A Dark tale for WU: Sounds in the Theatre

Elise Barnett, Washburn Review

“We’re almost done right?” I ask, trying not to look as bored as I feel. Helping a friend with a final project is one thing. Helping a friend finish a final project into the late hours of the evening as the building empties and the great expanse of dark theater seats begins to look more and more haunting is another thing entirely.

“Last shot,” Arissa calls from behind her camera lens. She clicks the shutter open then closed and the project is finished. “Well that was fun. Thanks you guys for helping me.”

Ashley, Sam and I all shrug something to the affect of “no problem” as we stand gathered near the center of the stage.

“You know what would be really cool?” Ashley asks to no one directly. “If we did an EVP reading in here.”

“You mean like they do on Ghost Adventures?” Arissa asks rhetorically and with the present glow of true enthusiasm.

“What’s an EVP reading?” Sam asks as I try to look cool and pretend I already know the answer.

“It’s an audio recording to try and pick up spirit voices. We all sit really quiet with the lights out and talk to the spirits. It’s freaky what you hear sometimes.” Ashley clarifies as Sam and I look fearfully at each other.

“That sounds a little terrifying.” I manage to say, throwing my perceived coolness to the wind.

“Exactly.”

Arissa prepares her iPhone for the recording while Ashley and Sam decide to form a pair to turn off the lights. I am instructed to stay standing where I am in the center of the blank, bare stage surrounded by nothing but empty seats and darkness. I hear the count of the lights. One, two, three… blackout. I hear the shuffling footsteps of Ashley and Sam as they blindly end up somewhere beside me. We sit down. The light of Arissa’s phone illuminates a small section of the darkness for us to gather around. She starts the recording.

For a few moments our breaths are quick and irregular and slightly panicked in the vacant, hollow black of the theater. We hear footsteps, high heels clicking down a hallway, and for a moment we forget that we are in the center of a school building that is not yet entirely empty, though nearly so. A few moments later there is nothing. We sink into the darkness, examining its every creak for signs of otherworldly contact. The wind blows hard against the outer door, creating an echoing rhythm of shuddering metal. A shiver rolls up the curve of my spine and spills across my arms. I can feel my heartbeat pounding in my ears as the room feels colder and colder, ice cold and then nothing.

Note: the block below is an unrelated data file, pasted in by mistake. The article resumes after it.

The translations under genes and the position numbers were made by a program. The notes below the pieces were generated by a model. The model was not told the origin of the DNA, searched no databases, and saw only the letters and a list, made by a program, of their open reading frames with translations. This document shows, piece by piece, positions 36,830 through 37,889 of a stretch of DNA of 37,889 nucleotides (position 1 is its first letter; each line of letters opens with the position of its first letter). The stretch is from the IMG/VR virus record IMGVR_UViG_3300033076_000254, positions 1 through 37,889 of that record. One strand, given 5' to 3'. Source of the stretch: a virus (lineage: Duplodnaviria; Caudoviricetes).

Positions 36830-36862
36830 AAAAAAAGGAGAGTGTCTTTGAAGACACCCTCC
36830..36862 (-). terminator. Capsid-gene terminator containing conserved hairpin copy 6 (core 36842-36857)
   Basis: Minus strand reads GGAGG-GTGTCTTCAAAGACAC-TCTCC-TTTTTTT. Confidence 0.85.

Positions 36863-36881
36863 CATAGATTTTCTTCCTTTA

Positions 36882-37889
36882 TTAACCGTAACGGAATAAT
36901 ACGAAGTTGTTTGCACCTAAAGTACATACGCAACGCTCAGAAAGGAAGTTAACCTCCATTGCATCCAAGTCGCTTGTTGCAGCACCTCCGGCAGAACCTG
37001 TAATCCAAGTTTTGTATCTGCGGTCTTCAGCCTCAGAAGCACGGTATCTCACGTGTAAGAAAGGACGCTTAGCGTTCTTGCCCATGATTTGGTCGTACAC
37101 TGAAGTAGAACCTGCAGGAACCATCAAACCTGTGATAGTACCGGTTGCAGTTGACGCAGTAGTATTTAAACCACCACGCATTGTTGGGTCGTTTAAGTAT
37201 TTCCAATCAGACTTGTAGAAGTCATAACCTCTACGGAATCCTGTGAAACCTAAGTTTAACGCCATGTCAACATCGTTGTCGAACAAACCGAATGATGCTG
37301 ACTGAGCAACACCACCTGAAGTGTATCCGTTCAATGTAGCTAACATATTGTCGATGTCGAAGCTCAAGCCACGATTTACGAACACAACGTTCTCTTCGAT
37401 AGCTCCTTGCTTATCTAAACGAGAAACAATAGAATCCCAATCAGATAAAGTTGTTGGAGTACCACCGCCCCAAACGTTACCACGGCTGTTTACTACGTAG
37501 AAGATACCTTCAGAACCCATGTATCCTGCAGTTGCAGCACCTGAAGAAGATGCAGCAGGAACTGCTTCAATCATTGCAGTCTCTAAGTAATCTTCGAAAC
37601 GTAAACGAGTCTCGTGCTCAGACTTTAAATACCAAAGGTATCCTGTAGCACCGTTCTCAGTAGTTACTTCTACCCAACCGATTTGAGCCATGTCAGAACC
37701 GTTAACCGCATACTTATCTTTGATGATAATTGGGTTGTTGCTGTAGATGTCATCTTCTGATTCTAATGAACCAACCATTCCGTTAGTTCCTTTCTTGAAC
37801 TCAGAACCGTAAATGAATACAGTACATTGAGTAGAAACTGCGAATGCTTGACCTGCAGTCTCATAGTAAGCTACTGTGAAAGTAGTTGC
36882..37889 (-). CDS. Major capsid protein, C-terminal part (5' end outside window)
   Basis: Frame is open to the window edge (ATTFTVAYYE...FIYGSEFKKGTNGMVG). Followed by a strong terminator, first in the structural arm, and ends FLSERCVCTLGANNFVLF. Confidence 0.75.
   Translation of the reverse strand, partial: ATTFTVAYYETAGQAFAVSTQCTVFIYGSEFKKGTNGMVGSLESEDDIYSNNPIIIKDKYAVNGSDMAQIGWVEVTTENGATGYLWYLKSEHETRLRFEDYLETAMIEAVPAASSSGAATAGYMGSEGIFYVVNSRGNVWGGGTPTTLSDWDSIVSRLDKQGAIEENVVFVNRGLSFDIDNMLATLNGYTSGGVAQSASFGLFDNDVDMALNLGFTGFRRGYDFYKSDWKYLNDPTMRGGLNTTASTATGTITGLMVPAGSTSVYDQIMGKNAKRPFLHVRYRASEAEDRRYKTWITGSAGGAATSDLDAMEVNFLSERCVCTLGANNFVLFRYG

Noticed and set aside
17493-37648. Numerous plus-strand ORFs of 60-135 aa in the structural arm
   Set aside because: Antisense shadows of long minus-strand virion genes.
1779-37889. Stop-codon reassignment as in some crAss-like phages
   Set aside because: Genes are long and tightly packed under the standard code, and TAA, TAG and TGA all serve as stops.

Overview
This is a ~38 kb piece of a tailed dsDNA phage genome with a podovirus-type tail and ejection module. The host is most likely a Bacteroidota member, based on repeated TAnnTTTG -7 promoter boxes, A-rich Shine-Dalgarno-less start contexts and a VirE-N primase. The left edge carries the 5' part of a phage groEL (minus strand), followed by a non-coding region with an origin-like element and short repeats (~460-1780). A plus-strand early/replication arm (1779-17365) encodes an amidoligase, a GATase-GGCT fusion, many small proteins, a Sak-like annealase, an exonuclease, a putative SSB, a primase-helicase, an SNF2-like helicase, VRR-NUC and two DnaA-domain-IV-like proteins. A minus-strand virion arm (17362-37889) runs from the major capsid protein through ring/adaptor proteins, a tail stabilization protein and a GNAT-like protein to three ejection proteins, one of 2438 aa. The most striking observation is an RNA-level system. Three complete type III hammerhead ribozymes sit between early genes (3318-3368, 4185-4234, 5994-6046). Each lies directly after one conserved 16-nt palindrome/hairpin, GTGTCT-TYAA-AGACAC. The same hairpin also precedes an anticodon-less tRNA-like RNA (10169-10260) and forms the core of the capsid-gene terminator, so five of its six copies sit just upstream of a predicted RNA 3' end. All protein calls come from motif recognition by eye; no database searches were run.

“Okay, let’s see what we got,” Arissa says, pressing buttons on her phone again. Sam rushes fearfully to the light switch and flicks them all back on again as Ashley locks her eyes on the phone, searching for the possibility of spirit evidence. Everyone is silent again. Arissa begins to play back the recording.

Breathing, footsteps, Ashley sneezing, the door, more breathing, but beyond that there is something, something else.

“Do you hear that?” Ashley surveys excitedly.

“It’s just the feedback from the phone speaker,” I think out loud, destroying Ashley’s hopes for only an instant before she decides to ignore me.

“It’s a hum. It’s a spirit! We did it!” Ashley rejoices.

All of a sudden Sam starts spouting off about how she heard the theater was haunted by a woman who killed herself, or was murdered or otherwise died tragically.  Arissa is also convinced, though less enthusiastically now, of our evidence. I remain skeptical. I heard no voices.

We decide to try another area and then another. Each time we hear and feel something different. We hear children laughing, a woman crying, a boy who wants to play around on the catwalk, but each time they are just outside the range of comprehension, un-captured.

After two hours of still darkness and empty stomachs we decide to end our ghost hunting adventure vowing next time will be different, undisputed, but first, Taco Bell.